Palermo, Italy is Sicily’s capital city and resides on the north west of the island in its own beautiful, wide bay, overlooked by Mount Pellegrino, which was described by Goethe as “the most beautiful promontory in the world”. Although founded by Phoenicians, it was the ancient Greeks who gave the city its name, which means ‘port of all’. Palermo’s long succession of occupation by different cultures is testament to its desirability as a prized landmark.
From its Phoenician, Carthaginian, Roman, Arab, Norman and Spanish occupations, Palermo imbibed a rich cultural heritage. Following the Norman Conquests, it was crowned the capital of Mediterranean culture and became a great centre of learning and one of Europe’s greatest and wealthiest cities. Needless to say, this means Palermo has an abundance of interesting sights to offer the modern visitor.
Foremost of these must be the Palazzo dei Normanni, which dates back to the 9th century but underwent considerable extensions by the Normans in the 12th century. This became the seat of the Kings of Sicily and the palace contains beautiful mosaics and elegant marble walls and floors as well as an intricately fretted and painted wooden roof.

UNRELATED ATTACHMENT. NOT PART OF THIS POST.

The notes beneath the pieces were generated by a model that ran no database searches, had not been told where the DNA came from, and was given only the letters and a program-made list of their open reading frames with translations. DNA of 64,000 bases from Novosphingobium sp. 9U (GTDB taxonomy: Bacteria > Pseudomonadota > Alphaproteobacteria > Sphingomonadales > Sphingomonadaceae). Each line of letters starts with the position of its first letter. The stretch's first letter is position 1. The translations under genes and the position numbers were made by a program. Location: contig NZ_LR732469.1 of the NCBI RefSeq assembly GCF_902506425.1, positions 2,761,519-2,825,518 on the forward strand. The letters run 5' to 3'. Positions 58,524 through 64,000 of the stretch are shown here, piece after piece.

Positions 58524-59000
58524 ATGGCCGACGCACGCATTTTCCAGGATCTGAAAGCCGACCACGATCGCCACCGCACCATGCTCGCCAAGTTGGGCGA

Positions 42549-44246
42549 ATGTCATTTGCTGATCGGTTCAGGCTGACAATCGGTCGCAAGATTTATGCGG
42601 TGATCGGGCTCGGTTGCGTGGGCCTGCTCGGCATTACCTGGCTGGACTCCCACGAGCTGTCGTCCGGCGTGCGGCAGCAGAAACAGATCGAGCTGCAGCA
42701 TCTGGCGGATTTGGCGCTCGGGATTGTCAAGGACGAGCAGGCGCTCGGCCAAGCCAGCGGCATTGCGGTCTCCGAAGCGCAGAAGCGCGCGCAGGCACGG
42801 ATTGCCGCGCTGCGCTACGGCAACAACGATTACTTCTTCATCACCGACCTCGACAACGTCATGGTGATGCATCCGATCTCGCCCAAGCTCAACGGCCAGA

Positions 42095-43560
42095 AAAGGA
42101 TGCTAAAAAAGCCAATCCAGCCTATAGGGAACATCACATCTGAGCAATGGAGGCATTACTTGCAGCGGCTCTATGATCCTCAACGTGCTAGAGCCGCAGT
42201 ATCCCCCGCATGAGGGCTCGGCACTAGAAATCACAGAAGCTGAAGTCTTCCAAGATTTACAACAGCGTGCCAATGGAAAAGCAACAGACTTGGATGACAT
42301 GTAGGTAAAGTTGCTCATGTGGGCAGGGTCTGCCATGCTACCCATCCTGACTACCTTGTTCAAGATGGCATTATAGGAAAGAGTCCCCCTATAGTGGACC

Other not-to-be-missed sights include Quattro Canti, a Baroque square also known as Piazza Vigliena. This is actually octagonal in shape and the four main Baroque buildings contain fountains with statues depicting the four seasons, the four Spanish kings and the four patronesses of Palermo. The Capuchin Catacombs of Palermo also make fascinating, if somewhat macabre viewing. These contain some 800 mummified bodies of the city’s dignitaries. The nearby town of Monreale, to the south of Palermo houses a monastery and cathedral from the 12th century which is blend of Arabic, Byzantine and Norman architecture and whose well-preserved mosaics are some of the finest examples of their type to be found anywhere.
Needless to say, Palermo also boasts some of the finest beaches in Italy with fine white sandy stretches and limpid waters and with a variety of water sports to suit all tastes. There are ferry trips to the nearby volcanic island of Ustica, with grottoes and prehistoric ruins scattered around the island. Alternatively, a short drive up Mount Pellagrino for an afternoon picnic and the stunning panoramic views may offer a welcome respite from the bustle of the exciting city that is Palermo.